Our results are consistent with previous studies showing a decline in inpatient hospitalisation for ectopic pregnancy.11 18 Prior studies were insurance-based or hospital-based and therefore less generalisable as compared with our study. Our study also benefits from a large population database spanning over 25 years and consistent ascertainment of ectopic pregnancy over the study period (ICD-9-CM diagnostic and procedure codes). We assume that all women with severe morbidity due to ectopic pregnancy would be hospitalised; thus, the population ratios are reflective of the risk of severe maternal morbidity due to this condition among reproductive-age women regardless of the rate of ectopic pregnancy or fertility.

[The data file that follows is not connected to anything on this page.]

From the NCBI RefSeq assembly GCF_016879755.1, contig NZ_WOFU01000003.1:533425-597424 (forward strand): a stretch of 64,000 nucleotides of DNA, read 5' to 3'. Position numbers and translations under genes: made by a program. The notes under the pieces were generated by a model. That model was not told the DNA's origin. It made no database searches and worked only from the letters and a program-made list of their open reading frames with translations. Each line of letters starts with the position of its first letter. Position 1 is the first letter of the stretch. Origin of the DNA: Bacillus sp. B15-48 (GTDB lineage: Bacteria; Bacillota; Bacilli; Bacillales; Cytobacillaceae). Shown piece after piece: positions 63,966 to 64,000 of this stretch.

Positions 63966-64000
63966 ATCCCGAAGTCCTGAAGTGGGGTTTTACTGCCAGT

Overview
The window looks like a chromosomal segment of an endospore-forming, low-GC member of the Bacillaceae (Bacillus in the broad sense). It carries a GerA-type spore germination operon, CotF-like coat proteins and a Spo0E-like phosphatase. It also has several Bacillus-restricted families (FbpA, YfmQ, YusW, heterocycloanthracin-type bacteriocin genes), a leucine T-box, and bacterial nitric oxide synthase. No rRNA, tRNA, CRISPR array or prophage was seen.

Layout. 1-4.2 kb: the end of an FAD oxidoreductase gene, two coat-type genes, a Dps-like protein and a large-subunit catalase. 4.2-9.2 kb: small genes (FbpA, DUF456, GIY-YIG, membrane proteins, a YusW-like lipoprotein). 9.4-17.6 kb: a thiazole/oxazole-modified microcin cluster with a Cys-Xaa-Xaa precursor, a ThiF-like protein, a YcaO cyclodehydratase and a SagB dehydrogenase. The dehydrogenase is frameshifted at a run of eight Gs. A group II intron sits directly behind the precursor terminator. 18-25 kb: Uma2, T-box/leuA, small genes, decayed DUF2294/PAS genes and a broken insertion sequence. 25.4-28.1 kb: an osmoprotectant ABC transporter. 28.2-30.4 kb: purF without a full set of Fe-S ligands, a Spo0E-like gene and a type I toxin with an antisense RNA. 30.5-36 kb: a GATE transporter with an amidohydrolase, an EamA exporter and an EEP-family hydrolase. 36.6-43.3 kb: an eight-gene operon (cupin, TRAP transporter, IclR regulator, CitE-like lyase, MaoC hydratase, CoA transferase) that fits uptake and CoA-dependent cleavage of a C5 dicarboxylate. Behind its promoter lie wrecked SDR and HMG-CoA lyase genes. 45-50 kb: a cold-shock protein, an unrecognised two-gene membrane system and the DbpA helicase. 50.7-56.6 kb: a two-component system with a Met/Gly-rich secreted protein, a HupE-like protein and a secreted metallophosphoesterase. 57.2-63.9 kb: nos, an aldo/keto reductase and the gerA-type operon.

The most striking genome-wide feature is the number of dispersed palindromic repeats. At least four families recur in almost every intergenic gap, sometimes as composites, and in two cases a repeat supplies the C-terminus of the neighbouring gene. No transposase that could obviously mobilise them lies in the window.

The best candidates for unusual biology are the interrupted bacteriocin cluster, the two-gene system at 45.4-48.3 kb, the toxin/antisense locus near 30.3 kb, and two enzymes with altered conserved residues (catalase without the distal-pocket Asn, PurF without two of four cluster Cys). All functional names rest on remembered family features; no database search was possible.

This study has several limitations. First, the data source lacked information on women with ectopic pregnancy who were successfully treated in outpatient settings, precluding comparisons of overall ectopic pregnancy ratios. As a result, the case fatality rate reported in this study reflects only case fatality among hospitalised women, and is higher than expected if all women with ectopic pregnancy were included. Mortality due to ectopic pregnancy among all women of reproductive age were not influenced by changes in hospitalisations for ectopic pregnancy. Second, women who died from complications of ectopic pregnancy prior to hospitalisation or in the emergency room were not captured in our study, which may underestimate the number of deaths. Third, we could not ascertain any treatment prior to hospital admission; thus, the reasons behind each hospitalisation were not clear with respect to a possible failure of prior MTX therapy or delay in ectopic pregnancy recognition. Fourth, we could not account for repeated hospitalisations due to ectopic pregnancy in individual women, and we did not have information on race, education, marital status, body mass index, smoking and other risk factors for severe morbidity that may have changed over time. Fifth, women from racial/ethnic minority groups and those lacking prepregnancy and prenatal care are at increased risk of ectopic pregnancy complications.28–30 We did not have specific information on ethnicity and prepregnancy/prenatal care, which is a limitation of this study. Last, some errors in coding are inherent to all large databases. The CHARS database has been previously validated for pregnancy-related complications and prepregnancy chronic conditions,31 32 and the data collection process includes quality checks and an annual report to monitor for possible overdiagnosis of certain conditions.33 34 Nevertheless, some chronic medical conditions may be under=reported (eg, obesity).